by Gemini Personnel 4th Sep, 2019
Some interviews may feel more like interrogations. Actually, they should
not. Close your eyes and think of a tennis match where the ball is hitting back
and forward. An interview should be like a casual game of tennis, where
questions are lobbed back and forth. They ask a question, you respond. Then you
ask a question, and they respond. The key is to ask the right kind of
questions. The type of questions you chose to ask your interviewer should stem
from what you need to know in order to evaluate the position and your future
employer. This means the questions you choose to prioritise should be well
thought out. Here are some questions to get you in the right frame of mind:
1. What do
the day-to-day responsibilities of the role look like?
how you spend your day is how you spend your life. Success and happiness in a
job boil down to the contentment of every day.
characteristics do you look for in employees in order to represent your company
to get more information on the company culture. You will get insight into what
is most important to the company, and what it values in the individuals who
3. What is
your favorite part about working at the company?
important to get a sense of your interviewer’s opinions on working at the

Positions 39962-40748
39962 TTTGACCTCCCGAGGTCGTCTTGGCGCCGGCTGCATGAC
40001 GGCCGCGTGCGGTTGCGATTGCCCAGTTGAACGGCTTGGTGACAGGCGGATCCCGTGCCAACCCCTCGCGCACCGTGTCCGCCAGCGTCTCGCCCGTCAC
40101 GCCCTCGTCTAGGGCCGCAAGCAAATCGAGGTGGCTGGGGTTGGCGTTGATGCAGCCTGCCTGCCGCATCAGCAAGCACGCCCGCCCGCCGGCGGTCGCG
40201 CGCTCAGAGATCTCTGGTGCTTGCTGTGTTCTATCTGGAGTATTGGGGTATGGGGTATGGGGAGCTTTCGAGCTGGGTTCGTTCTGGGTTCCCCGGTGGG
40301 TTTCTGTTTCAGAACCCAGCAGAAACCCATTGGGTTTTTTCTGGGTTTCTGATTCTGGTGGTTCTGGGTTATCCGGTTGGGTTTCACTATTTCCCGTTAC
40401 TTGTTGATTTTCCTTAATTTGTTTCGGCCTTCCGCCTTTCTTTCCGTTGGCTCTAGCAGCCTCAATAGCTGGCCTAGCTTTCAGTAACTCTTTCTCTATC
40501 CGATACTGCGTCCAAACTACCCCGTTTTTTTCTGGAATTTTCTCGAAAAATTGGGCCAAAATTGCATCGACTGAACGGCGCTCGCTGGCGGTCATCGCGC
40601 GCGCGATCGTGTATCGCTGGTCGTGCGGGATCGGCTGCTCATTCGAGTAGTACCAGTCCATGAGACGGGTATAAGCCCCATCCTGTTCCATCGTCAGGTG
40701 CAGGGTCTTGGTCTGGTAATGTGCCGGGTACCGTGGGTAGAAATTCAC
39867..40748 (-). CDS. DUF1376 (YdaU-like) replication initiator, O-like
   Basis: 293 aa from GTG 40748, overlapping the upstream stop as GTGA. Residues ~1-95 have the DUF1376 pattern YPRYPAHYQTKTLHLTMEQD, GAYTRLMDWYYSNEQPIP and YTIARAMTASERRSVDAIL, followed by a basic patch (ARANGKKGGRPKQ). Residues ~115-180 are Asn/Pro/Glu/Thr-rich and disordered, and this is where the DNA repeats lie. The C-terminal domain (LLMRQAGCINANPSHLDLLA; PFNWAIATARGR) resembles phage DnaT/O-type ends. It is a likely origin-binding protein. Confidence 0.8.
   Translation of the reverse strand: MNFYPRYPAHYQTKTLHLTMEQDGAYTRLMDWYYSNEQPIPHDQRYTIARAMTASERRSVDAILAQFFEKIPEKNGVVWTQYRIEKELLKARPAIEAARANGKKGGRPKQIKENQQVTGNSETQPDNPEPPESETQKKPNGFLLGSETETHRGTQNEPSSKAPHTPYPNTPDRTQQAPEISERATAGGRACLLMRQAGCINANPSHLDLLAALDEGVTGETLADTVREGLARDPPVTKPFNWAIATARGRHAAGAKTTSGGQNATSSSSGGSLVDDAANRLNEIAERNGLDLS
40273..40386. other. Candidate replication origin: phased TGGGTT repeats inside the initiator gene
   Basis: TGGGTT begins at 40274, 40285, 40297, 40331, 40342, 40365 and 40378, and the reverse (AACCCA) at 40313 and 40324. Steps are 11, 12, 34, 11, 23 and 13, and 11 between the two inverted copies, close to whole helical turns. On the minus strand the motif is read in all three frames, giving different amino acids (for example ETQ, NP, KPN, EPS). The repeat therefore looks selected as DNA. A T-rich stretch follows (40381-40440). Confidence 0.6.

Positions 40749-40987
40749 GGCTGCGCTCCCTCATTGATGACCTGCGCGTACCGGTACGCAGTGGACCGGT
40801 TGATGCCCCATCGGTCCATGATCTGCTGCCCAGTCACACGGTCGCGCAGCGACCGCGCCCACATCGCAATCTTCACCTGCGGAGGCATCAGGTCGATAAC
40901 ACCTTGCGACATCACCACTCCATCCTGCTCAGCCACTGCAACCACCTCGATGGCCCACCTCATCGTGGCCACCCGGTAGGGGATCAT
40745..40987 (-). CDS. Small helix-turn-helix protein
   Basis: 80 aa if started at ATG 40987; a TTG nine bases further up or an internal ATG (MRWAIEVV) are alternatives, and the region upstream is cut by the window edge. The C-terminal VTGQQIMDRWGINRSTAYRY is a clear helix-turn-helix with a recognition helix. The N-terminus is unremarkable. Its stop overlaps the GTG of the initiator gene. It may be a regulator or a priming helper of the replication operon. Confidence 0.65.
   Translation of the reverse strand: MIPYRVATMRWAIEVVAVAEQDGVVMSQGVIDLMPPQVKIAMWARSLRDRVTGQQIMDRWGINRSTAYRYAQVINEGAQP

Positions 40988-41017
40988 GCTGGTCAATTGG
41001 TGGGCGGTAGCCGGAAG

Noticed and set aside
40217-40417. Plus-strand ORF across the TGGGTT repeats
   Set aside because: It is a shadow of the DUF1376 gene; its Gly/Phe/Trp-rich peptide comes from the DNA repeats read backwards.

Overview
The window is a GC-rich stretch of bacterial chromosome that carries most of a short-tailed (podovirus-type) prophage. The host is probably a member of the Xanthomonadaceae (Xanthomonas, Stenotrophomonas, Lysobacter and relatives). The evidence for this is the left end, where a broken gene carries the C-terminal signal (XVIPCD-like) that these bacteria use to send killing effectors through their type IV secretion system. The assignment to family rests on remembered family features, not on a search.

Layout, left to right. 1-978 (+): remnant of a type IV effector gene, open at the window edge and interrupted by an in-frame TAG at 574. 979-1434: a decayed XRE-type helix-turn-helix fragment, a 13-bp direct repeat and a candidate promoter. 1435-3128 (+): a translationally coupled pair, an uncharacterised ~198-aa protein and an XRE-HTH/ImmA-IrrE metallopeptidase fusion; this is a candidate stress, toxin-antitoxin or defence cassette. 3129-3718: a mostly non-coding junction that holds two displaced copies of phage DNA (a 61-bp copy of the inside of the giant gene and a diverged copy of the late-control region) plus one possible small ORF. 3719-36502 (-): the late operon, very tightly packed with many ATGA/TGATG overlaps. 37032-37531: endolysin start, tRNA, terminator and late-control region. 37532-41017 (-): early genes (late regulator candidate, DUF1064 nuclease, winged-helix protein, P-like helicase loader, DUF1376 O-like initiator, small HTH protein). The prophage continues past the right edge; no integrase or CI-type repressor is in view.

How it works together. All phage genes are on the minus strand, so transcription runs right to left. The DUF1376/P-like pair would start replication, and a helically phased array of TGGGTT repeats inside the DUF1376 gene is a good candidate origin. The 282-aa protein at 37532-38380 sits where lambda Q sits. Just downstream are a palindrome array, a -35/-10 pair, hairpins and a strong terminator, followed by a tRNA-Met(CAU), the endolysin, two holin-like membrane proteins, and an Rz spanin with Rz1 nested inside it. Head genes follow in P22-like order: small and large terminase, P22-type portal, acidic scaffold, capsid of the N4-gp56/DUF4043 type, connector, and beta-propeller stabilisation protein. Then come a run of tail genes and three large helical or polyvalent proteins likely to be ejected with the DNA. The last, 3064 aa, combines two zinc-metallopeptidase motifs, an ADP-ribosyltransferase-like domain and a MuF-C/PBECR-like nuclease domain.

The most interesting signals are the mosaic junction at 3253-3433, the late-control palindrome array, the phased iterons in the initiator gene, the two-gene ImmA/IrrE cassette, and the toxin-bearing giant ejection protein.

company. If enthusiasm flows easily, that is a good sign. If it doesn’t, that
is worth noting too.
4. What does
success look like in this position and how do you measure it?
crucial to have a good understanding of how the company measures success. What
are the key performance indicators for the role and how often are they
5. Are there
opportunities for personal and professional development?
this question, you’re looking to key into whether there are opportunities for
growth and whether the company has a Learning & Development program.
6. Who will I
be working most closely with?
question will help you get a better sense of the dynamics in the organisation
and, more importantly, in your day-to-day life at the office. Write down names
and ask for titles, so you will be able to do some (online) research after the
7. What do
you see as the most challenging aspect of this job or working in this industry?
the good is just as important as knowing the not-so-good. You also want to
understand the scale of the challenges you will be dealing with, right?
8. Is there
anything about my background or resume that makes you question whether I am a good fit for this role?
This question displays you’re highly invested in the job and committed to
understanding your prospects as a candidate. Plus it will also allow you an opportunity
to respond to any potential concerns.